Saturday, Oct. 11, 3 - 4 PM
Rex Appeal Book Signing
Peter Larson and Kristin Donnan will sign copies of their book Rex Appeal. Books will be available for purchase form the Museum Shop..
Saturday, Nov. 8, 10 -11 AM
Getting Dinosaur Bones from Under the Ground to a Museum Exhibition
Join Dr. Darin Croft, from the Department of Geology at the Field Museum of Natural History, Chicago and a Lecturer in the Department of Organismal Biology and Anatomy at The University of Chicago in this fun, family centered program. Croft, who has done fieldwork in Wyoming, Chile, and Madagascar to collect vertebrate fossils up to 230 million years old, will use Sue to illustrate general principals of fossil discovery, preparation, exhibition, and scientific investigation. $7 for adults ($6 for Members) and $4 for children ($3 for member children).
Saturday, Nov. 8, 1 - 2:30 PM
Sue: From Underground to Exhibit
Similar to the earlier program, Dr. Darin Croft will gear this lecture more towards an adult audience. Join us to learn more and ask questions. $10 adults ($9 Members) and $6 for children ($5 for Member-children).
Saturday, Nov. 15, 10 AM - Noon AND 2 - 4 PM
Duke Russell's Dyno-Mite Dino Art Day
Hey Kids! It's time to make some art! Join Duke Russell, one of Anchorage's most popular artists for a few hours and make some really fun art. Travel back to the land before time for a lesson on drawing dinosaurs and participate in the creation of a group mural/art project that will get displayed in the Museum's art activity room. Space is limited so call Andrea Noble, Curator of Art Education, to pre-register at 343-6185 today. $6 per child ($5 member-children)
Saturday, Dec. 6, 10 AM - 11:30 AM AND 1 PM - 2:30 PM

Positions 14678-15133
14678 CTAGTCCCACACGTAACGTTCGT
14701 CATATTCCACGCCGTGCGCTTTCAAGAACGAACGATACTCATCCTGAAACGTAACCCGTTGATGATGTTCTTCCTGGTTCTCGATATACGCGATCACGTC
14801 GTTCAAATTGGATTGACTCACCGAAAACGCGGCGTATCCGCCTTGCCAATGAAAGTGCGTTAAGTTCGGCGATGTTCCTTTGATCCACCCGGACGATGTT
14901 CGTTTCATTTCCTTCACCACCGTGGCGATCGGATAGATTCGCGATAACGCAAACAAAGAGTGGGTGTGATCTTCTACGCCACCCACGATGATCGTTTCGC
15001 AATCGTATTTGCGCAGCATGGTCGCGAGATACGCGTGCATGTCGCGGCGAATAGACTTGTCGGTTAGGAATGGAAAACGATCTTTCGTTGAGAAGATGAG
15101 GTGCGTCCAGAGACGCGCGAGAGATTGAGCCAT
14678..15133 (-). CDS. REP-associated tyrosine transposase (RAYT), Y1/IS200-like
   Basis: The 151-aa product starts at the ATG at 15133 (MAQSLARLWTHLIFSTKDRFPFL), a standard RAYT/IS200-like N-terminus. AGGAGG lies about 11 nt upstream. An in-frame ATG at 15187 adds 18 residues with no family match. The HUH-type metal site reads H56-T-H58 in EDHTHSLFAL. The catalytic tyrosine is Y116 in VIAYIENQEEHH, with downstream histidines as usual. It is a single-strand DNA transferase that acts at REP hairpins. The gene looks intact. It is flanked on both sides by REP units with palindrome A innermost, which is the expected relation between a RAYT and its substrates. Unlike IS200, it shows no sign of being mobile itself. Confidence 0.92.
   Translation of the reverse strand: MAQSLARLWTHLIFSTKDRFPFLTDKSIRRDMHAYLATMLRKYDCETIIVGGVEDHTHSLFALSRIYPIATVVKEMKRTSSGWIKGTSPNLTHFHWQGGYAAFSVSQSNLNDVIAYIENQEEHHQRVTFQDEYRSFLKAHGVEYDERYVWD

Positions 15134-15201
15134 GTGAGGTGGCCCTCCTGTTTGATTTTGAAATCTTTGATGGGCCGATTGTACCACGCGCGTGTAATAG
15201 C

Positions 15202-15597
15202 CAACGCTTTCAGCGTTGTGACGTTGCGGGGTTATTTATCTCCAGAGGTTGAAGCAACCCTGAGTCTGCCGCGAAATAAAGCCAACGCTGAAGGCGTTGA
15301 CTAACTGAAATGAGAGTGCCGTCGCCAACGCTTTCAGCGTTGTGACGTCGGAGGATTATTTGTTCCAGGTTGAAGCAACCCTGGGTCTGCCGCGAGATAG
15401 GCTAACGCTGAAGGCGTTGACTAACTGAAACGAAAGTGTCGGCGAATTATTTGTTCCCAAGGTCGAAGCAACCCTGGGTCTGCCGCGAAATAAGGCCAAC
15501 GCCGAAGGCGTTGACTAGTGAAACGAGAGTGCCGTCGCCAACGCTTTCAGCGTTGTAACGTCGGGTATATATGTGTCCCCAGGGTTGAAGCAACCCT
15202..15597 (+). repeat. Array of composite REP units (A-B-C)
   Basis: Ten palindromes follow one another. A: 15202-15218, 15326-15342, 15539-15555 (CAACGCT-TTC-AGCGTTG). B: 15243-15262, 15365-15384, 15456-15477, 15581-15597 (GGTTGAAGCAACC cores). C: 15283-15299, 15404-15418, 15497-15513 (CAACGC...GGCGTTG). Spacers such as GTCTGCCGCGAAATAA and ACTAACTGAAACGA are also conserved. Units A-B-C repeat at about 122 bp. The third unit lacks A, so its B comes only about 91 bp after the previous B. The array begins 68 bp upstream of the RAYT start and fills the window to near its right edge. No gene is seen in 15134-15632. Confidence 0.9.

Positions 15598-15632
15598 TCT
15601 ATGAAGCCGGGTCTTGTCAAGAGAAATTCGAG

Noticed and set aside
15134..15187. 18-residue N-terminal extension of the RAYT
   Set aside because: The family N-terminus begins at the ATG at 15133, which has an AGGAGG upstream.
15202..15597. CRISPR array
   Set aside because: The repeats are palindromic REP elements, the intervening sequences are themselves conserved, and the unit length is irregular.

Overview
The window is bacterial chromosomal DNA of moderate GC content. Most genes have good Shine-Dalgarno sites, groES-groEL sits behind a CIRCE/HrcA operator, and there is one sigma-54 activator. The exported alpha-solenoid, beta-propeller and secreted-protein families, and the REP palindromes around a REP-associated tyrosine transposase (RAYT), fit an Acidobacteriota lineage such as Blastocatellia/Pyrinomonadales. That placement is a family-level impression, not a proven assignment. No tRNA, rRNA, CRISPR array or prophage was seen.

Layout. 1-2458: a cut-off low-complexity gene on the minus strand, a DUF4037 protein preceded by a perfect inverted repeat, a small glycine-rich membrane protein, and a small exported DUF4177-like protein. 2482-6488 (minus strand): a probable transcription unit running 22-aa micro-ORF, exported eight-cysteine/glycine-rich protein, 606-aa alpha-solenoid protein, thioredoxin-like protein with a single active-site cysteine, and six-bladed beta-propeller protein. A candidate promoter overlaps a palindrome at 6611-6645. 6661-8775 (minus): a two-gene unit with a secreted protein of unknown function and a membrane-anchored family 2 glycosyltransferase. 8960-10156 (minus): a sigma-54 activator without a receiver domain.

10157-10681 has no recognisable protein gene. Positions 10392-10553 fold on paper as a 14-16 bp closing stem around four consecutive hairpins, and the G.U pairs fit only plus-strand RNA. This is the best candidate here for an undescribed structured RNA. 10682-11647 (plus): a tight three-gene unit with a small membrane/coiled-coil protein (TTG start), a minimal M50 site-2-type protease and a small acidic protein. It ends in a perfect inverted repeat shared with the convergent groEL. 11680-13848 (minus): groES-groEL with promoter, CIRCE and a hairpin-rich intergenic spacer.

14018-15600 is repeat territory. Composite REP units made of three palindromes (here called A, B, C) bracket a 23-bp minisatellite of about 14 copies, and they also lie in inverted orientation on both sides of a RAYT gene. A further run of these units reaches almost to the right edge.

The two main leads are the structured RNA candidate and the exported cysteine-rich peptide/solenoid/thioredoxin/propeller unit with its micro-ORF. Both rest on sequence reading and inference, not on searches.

T-rex, Predator or Scavenger?
Dr. John "Jack" Horner is the Curator of Paleontology at the Museum of the Rockies in Bozeman, Montana and truly a "star" in his field. Dr. Horner's research teams discovered the first dinosaur egg clutches in the Western Hemisphere, the first evidence of dinosaur colonial nesting, the first evidence of parental care among dinosaurs, and the first dinosaur embryos. He has written extensively, including Dinosaurs: Under the Big Sky, Digging Up Tyrannosaurus Rex (Face to Face with Science), and the children's book Maia: A Dinosaur Grows Up. He was the technical advisor to Steven Spielberg for the movies Jurassic Park, The Lost World, and Jurassic Park III. His research on Tyrannosaurus rex is the topic of the Discovery Channel's program entitled "Valley of the T-rex." Dr. Horner will discuss Tyrannosaur rex and whether or not they were active predators or opportunistic scavengers. Join us for an all-ages opportunity to call into question all that you knew, or thought that you knew, about T. rex and how they went about their daily lives. $12 for adults ($10 members) and $7 for children ($5 member children).
Saturday, Dec. 6, 3 - 4 PM
Dr. Horner will be available to sign books, which will be available for purchase from the Museum Shop.
Sunday, Jan. 18
Future of Paleontology in Alaska
On this final day of both the A T. rex Named Sue and Meet the Dinosaurs of Alaska exhibitions at the Museum, local paleontologist and retired UAA professor Anne Pasch will discuss the state of Paleontology in Alaska today and where it's headed. Pasch, a dedicated volunteer with the Alaska Museum of Natural History and co-curator of Meet the Dinosaurs of Alaska has participated in many dinosaur "digs" around the state. Join us as we say goodbye to dinosaurs in the Anchorage Museum and discuss their future around the state. $5 adults ($4 members) and $3 children ($2 for member-children)